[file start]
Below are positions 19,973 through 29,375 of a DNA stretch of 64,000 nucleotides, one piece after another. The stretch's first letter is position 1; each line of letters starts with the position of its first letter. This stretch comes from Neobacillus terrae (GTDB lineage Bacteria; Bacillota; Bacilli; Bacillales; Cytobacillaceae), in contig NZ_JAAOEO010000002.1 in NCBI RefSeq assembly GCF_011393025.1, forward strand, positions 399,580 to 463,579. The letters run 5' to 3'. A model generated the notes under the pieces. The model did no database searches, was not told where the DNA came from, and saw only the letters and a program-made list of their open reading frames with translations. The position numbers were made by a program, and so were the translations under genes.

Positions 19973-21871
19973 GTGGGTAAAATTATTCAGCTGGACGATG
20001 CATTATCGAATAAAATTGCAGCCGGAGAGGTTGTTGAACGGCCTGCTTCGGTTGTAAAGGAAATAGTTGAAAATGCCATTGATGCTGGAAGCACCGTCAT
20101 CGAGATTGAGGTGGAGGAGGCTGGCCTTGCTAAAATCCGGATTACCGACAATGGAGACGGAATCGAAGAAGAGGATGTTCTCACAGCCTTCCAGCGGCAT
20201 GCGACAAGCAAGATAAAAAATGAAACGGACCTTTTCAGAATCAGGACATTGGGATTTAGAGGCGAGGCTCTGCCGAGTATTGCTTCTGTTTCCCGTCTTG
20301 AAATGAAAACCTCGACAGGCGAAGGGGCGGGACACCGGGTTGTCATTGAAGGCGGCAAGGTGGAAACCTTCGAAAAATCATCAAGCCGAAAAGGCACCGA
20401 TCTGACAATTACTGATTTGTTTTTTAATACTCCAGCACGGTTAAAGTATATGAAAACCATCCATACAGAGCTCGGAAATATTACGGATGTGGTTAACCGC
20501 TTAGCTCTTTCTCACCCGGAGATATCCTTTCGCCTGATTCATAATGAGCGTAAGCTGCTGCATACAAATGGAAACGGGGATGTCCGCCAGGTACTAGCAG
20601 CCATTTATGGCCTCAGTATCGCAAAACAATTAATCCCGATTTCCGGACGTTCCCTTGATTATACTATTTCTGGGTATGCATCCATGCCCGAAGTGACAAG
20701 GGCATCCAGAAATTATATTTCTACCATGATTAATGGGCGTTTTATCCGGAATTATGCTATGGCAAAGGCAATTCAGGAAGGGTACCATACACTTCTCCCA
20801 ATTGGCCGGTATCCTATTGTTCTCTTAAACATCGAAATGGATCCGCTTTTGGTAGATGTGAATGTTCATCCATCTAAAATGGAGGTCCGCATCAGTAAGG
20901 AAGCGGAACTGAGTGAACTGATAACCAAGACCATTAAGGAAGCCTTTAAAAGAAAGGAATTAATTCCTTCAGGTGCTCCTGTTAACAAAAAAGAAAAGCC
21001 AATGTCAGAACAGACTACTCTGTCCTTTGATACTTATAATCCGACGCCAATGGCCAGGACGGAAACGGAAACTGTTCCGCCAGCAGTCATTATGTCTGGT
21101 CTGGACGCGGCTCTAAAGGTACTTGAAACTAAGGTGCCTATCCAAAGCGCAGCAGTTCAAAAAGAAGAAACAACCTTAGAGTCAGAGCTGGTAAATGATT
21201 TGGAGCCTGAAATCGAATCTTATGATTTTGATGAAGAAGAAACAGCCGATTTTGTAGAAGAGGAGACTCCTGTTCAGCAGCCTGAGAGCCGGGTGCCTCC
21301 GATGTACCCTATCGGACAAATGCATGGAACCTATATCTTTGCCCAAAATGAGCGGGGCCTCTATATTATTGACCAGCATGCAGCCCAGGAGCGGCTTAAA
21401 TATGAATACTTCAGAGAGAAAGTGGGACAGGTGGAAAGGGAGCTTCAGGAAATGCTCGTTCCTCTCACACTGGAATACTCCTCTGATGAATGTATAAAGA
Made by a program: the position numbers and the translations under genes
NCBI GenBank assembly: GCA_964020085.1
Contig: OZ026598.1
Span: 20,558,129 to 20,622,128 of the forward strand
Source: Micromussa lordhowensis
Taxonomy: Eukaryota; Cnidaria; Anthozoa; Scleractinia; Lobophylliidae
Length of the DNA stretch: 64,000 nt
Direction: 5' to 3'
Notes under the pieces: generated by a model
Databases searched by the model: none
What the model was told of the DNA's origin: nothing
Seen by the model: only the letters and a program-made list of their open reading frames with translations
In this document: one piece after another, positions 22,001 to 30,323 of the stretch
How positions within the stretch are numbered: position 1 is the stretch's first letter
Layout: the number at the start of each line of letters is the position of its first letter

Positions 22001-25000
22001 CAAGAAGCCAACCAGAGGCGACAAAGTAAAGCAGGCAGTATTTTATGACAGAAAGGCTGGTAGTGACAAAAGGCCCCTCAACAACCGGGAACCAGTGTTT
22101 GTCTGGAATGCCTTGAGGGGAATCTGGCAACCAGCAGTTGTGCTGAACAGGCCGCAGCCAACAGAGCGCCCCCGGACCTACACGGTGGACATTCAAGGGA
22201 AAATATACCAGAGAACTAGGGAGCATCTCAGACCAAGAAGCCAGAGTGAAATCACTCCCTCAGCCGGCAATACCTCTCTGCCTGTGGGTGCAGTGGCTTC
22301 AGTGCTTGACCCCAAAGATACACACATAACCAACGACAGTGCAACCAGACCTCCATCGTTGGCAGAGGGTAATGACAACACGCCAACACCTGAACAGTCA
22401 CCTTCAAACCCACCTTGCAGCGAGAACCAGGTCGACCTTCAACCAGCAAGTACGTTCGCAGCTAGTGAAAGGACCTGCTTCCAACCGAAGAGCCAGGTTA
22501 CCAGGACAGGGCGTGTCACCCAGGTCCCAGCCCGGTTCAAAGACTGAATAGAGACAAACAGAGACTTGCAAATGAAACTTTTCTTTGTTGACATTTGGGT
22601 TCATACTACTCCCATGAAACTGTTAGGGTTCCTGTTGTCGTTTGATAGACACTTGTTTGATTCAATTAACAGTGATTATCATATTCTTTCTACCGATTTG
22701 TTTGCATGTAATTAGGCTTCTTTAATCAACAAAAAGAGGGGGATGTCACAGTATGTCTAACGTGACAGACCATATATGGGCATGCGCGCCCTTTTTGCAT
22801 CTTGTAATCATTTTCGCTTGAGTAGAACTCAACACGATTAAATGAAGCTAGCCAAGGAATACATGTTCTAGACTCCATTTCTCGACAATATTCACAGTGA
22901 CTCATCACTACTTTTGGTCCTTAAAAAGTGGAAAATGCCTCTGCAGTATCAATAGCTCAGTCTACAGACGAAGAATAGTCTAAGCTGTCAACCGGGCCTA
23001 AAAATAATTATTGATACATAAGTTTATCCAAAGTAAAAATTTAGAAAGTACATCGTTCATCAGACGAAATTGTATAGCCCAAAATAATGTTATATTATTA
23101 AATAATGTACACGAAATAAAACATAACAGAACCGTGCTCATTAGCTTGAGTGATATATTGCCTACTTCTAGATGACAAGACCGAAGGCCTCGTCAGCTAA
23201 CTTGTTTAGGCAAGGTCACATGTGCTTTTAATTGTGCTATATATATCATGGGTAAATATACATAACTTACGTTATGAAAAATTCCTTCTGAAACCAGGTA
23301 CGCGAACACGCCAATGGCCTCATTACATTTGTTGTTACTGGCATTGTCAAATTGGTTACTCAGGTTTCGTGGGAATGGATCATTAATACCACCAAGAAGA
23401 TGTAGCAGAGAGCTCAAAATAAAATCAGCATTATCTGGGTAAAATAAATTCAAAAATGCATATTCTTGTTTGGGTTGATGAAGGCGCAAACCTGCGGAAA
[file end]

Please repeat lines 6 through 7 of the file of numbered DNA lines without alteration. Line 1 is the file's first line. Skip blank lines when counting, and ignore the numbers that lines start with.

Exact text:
20201 GCGACAAGCAAGATAAAAAATGAAACGGACCTTTTCAGAATCAGGACATTGGGATTTAGAGGCGAGGCTCTGCCGAGTATTGCTTCTGTTTCCCGTCTTG
20301 AAATGAAAACCTCGACAGGCGAAGGGGCGGGACACCGGGTTGTCATTGAAGGCGGCAAGGTGGAAACCTTCGAAAAATCATCAAGCCGAAAAGGCACCGA